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Walnut and poppy-seed roll pastries – bejgli

Hungarian walnut poppyseed bejgli
Hungarian bejgli

Christmas in Hungary is the most important holiday and amongst many things means a time for bejgli! Families are busy making their own and they are stack high in the shops and markets too. By far the most popular are the walnut and poppy-seed paste filled rolls. According to folk legend eating walnuts protects and keeps evil spells away while poppy-seed brings prosperity in the house. They taste delicious too, usually served with coffee after the family Christmas dinner.

Ingredients for the dough, makes 4 bejglis

  • 600 g (21 oz / 5 cups)  plain/all-purpose flour
  • 170 g (3/4 cup, 1.5 sticks) margarine or butter
  • 83 g (1/4 cup) pork fat (I used goose fat that I had and it turned out good, couldn’t detect in the taste)
  • 70 g (0.6 cups) icing/powdered sugar
  • 17 g fresh yeast (equivalent of 7g dry yeast / 5 g quick yeast)
  • 7 g (1.5 teaspoon) salt
  • 1 large egg yolk, or 2 small ones
  • 67 ml (~1/4 cup) unsweetened whipping/pouring cream 30% fat content
  • 133 ml (~1/2 cup) cold water or as much as the dough will take up, depending on flour type
  • +1 egg for the egg wash before baking

Walnut OR Poppy-seed filling for 4 bejglis

  • 570 g (20 oz) walnut or poppy-seed ground
  • 330 g (1.6 cup) granulated sugar
  • 100g (1 cup) breadcrumbs or sweet biscuit crumbs
  • a handful of sultanas
  • 2 level teaspoons of cinnamon
  • 2 finely grated zest of unwaxed lemons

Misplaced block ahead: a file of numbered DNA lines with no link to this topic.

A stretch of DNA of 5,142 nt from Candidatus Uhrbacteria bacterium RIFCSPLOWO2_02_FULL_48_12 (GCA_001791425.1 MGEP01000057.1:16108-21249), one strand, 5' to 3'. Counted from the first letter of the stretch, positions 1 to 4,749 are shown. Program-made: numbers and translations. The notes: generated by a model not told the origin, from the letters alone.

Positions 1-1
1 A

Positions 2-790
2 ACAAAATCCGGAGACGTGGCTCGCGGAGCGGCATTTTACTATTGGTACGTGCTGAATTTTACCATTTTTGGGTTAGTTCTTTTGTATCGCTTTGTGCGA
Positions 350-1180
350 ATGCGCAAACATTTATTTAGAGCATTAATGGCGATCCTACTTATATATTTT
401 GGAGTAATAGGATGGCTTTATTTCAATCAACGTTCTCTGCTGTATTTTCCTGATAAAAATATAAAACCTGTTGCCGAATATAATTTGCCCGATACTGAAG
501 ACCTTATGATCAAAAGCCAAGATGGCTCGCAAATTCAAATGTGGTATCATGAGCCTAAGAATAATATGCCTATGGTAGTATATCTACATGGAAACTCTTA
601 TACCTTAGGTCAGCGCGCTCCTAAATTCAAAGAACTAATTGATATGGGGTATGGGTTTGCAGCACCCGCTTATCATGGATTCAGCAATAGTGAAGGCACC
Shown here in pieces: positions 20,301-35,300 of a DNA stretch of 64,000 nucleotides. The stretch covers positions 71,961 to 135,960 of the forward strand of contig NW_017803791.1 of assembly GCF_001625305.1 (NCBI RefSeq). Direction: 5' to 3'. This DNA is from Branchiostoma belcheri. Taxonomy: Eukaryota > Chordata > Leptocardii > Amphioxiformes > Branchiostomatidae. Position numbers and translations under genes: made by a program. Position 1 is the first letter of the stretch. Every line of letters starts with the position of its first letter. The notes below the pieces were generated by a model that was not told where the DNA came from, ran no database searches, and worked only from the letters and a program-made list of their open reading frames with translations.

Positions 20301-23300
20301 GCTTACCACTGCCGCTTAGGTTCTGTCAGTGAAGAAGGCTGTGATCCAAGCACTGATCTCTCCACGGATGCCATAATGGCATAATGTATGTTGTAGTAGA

• tiny amount, half a pinch of toasted ground cloves
  • 330 ml (1.17 cups) water

If you’d like 2 walnut and 2 poppy-seed bejglis then half the above ingredients for each.
The same spices and flavourings (cinnamon, lemon zest, sultanas etc) can be used for both walnut and poppyseed fillings.
Test the poppy-seed before investing in a bigger batch, they can easily oxidise which ruins the taste if not packaged/stored properly.

Assemble the filling

The consistency of the nut filling paste should be firm enough that it would hold it’s shape in a 270g (9.5oz) ball (that’s one portion), there is a picture of this below.

  • in a saucepan add the sugar to the water and bring to boil, let the sugar dissolve
  • pour onto the mixed dry ingredients, combine
  • Cool it down completely, practical to make the filling a couple of hours or a day ahead

Let’s make bejgli!

From the above amount you will get 4 loaves at 500g/1.1lb weight each.
Once you made the dough you will need to measure out the four portions on a scale, making sure that each dough and filling weigh an equal, 270g/9.5oz.